Yeah, this sounds good. So how long should this timeout be? 1-2 seconds?

#17

Updated by Davide Pesavento about 3 years ago

Klaus Schneider wrote:

Yeah, this sounds good. So how long should this timeout be? 1-2 seconds?

It should be provided by the application. But the default should be much longer than that... I was thinking 30-60 seconds.

#18

Updated by Klaus Schneider about 3 years ago

Davide Pesavento wrote:

Klaus Schneider wrote:

Yeah, this sounds good. So how long should this timeout be? 1-2 seconds?

It should be provided by the application. But the default should be much longer than that... I was thinking 30-60 seconds.

Sounds too long to me.

Unless we're dealing with mobility/intermittent connectivity, receiving no packets whatsoever for 2 seconds is already an extraordinarily rare event.

I don't think the default should be optimized for that case. But I do agree that the application should be able to choose that value.

#19

Updated by Davide Pesavento about 3 years ago

In 2018, I consider it a bug to not take mobility or imperfect connection conditions into account, regardless of the application. I don't want my download to fail because my wifi card is roaming to a different AP, or because my phone switched from wifi to cellular or vice versa.

#20

Updated by Klaus Schneider about 3 years ago

Fair enough, but even those things take less than 5 seconds.

On the other hand, if my connection goes down or some link fails, I don't want to wait 30-60s for the application to tell me.

Maybe we resolve both needs by having the application print a message after X seconds that says "currently experiencing connectivity problems", just like Bluejeans does sometimes (at least on my connection).

#21

Updated by Junxiao Shi about 3 years ago

Two parts are missing in note-7 design:

  • At consumer: how to input the trust schema to the retriever?
  • At producer: how to publish a continuous stream as opposed to an object with a finite ending? It’s fine to pause reading from the stream when consumer isn’t making progress, similar to how ‘netcat’ works.
#22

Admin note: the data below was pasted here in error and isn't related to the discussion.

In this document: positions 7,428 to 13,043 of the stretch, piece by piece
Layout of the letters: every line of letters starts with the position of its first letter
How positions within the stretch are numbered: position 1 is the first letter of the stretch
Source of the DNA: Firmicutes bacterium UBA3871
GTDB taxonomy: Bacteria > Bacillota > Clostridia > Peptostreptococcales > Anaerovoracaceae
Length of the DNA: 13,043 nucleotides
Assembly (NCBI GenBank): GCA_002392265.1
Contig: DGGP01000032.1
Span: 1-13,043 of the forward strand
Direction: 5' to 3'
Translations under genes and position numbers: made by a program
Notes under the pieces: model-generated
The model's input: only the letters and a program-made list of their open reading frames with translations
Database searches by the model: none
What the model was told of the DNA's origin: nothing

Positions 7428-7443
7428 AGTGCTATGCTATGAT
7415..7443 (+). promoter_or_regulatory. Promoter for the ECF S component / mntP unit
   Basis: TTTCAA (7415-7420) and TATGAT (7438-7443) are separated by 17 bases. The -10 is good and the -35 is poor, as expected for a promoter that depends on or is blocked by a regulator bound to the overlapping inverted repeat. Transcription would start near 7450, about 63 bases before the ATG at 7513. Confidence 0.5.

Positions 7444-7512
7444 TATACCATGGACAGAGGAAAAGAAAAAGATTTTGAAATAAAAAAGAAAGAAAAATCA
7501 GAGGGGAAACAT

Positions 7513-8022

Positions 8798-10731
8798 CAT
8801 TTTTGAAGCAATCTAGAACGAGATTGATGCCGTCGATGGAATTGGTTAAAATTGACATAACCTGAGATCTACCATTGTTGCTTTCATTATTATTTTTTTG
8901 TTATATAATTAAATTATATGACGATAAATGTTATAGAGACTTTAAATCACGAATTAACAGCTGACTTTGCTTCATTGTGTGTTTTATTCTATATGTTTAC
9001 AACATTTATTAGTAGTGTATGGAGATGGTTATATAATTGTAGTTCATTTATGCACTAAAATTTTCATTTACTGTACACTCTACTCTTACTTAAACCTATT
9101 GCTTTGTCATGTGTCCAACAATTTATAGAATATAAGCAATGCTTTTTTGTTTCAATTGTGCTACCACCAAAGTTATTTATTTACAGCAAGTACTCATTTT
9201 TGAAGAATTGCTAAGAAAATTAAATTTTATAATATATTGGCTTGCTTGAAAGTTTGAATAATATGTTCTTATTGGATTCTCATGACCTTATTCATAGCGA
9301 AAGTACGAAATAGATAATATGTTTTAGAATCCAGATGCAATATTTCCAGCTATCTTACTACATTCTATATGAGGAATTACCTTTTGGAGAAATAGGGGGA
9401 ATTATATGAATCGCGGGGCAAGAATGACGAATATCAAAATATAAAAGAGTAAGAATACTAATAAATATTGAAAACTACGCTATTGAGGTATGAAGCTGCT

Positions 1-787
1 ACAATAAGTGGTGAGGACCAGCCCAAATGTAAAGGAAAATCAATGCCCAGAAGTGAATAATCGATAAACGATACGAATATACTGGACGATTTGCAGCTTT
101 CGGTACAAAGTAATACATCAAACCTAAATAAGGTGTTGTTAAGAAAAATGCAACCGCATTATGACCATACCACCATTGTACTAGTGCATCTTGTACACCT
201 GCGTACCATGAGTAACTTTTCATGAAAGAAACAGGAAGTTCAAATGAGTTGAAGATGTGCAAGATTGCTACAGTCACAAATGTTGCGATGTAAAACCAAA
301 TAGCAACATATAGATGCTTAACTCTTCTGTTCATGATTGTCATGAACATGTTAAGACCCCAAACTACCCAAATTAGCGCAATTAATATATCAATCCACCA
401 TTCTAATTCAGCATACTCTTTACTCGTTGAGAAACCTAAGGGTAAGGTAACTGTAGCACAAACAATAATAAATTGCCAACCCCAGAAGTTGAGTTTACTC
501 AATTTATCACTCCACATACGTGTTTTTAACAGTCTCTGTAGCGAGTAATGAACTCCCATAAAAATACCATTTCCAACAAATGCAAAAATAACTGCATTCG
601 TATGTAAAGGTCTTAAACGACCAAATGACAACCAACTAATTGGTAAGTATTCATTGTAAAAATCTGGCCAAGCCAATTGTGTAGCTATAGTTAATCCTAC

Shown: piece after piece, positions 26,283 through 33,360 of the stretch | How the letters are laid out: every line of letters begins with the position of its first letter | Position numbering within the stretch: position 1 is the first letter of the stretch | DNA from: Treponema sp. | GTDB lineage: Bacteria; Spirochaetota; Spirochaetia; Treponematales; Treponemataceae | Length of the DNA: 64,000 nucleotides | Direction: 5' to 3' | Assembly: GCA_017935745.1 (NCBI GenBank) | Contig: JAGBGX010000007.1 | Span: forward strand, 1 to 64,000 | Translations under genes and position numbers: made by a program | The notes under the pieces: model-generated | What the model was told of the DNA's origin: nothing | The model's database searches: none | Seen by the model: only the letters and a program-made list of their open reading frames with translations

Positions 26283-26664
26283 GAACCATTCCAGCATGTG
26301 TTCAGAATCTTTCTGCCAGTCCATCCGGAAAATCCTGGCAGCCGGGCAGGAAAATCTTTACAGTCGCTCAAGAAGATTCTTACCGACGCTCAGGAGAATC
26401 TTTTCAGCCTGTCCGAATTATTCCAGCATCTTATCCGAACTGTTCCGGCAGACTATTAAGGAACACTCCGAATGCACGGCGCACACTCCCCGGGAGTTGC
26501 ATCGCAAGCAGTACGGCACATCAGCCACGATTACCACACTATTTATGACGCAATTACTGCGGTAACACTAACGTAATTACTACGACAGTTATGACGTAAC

Updated by Klaus Schneider about 3 years ago

Junxiao Shi wrote:

Two parts are missing in note-7 design:

  • At consumer: how to input the trust schema to the retriever?

No idea. Don't we have security people to figure this out? :)

As far as I know, ndncatchunks doesn't perform any authenticity/integrity checks on the data either.

  • At producer: how to publish a continuous stream as opposed to an object with a finite ending? It’s fine to pause reading from the stream when consumer isn’t making progress, similar to how ‘netcat’ works.

Maybe we can focus on finite objects first, and worry about continuous streams later?

#23

Updated by Eric Newberry about 3 years ago

  • Status changed from New to In Progress
#24

Updated by Eric Newberry about 3 years ago

Klaus Schneider wrote:

Eric Newberry wrote:

Should the putObject method above be blocking or non-blocking?

Can we support both?

To me, it only makes sense that putObject would split up the content into chunks and then serve it asynchronously, returning after it sets up the InterestCallback.

For getObject, I think we can only support asynchronous operation because expressInterest is asynchronous.

#25

Updated by Eric Newberry about 3 years ago

Eric Newberry wrote:

Klaus Schneider wrote:

Eric Newberry wrote:

Should the putObject method above be blocking or non-blocking?

Can we support both?

To me, it only makes sense that putObject would split up the content into chunks and then serve it asynchronously, returning after it sets up the InterestCallback.

For getObject, I think we can only support asynchronous operation because expressInterest is asynchronous.

Disregard both. I forgot about the mechanics of Face::processEvents.

#26

Updated by Klaus Schneider almost 3 years ago

  • Description updated (diff)

The Cisco guys presented some update on their socket API on the last icnrg meeting: https://datatracker.ietf.org/meeting/interim-2018-icnrg-01/materials/slides-interim-2018-icnrg-01-sessa-hicn-socket-library-for-http-luca-muscariello-00

Might be interesting to figure out the differences to our API design.

#27

Updated by Klaus Schneider almost 3 years ago

  • Priority changed from Normal to High
#28

Updated by Klaus Schneider almost 3 years ago

  • Status changed from In Progress to Code review
  • % Done changed from 0 to 10
#30

Updated by Junxiao Shi almost 3 years ago

At consumer: how to input the trust schema to the retriever?

No idea. Don't we have security people to figure this out? :)

It needs a Validator at least. You can report validation errors to the callers, although caller's processing logic is tricky (see #3663).